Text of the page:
The Plant Cycle
The seed is the organ that ensures the dissemination of flowering plants.
In humid soil and at an appropriate temperature, the seed germinates: it consumes its reserves in order to develop roots and a stem.
Attracted by gravity, the root works its way into the soil. It branches out to anchor the plant and to draw water and mineral salts from the soil.
Attracted by light, the stem elongates and develops leaves. Via photosynthesis, these manufacture the nutrients that are indispensable for the growth of the plant.
When it reaches adulthood, the plant produces flowers, which will enable sexual reproduction to be carried out.
How is this done? By pollination,which enables the fertilization of ovules by pollen.
Who takes care of this? Most often insects, or wind.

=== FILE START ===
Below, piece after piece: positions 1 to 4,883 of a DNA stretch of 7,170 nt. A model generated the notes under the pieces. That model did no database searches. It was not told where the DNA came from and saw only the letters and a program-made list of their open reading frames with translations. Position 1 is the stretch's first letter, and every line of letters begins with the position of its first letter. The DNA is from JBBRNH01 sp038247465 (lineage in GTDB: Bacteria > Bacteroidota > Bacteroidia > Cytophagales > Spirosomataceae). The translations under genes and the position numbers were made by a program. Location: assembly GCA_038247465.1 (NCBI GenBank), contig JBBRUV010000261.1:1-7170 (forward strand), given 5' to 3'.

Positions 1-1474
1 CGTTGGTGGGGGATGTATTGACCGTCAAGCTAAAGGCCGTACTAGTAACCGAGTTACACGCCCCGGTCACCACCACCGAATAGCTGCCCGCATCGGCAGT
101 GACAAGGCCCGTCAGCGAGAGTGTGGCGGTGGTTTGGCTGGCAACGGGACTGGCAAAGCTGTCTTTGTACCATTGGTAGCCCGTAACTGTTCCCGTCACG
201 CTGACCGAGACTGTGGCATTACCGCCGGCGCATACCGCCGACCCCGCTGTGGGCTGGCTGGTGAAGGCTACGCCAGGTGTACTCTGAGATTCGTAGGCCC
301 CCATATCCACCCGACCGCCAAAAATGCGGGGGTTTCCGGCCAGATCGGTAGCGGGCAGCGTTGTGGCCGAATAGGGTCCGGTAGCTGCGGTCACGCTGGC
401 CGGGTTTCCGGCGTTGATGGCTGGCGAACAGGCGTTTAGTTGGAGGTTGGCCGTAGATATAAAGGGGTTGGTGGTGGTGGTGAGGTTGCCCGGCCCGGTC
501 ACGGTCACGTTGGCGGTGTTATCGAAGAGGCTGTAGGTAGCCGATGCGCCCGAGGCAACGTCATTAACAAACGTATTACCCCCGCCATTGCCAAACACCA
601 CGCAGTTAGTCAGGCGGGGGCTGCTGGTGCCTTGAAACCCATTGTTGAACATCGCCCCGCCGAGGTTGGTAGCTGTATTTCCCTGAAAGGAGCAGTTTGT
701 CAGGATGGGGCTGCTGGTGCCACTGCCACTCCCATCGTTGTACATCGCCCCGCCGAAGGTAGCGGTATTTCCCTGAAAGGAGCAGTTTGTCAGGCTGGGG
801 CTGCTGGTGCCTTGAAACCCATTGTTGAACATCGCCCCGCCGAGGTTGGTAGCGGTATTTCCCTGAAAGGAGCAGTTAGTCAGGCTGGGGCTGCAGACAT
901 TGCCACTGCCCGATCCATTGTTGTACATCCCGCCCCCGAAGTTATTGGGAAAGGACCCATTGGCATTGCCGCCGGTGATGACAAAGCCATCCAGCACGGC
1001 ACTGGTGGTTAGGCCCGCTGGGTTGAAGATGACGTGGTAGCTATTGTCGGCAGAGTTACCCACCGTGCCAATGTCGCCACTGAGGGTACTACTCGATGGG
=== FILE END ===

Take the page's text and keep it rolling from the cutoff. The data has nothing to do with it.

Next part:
Well sheltered inside a fruit, the fertilized ovules are transformed into seeds. These contain the embryos of future plants and their nutritional reserves.
The seeds are then disseminated and the cycle begins again. For an annual plant, the cycle lasts a few months; for a tree, it can extend over several decades.
Being full of nutritional reserves, seeds are a fundamental source of nourishment for humanity: the world-wide consumption of wheat is thus over 600 million tons per year.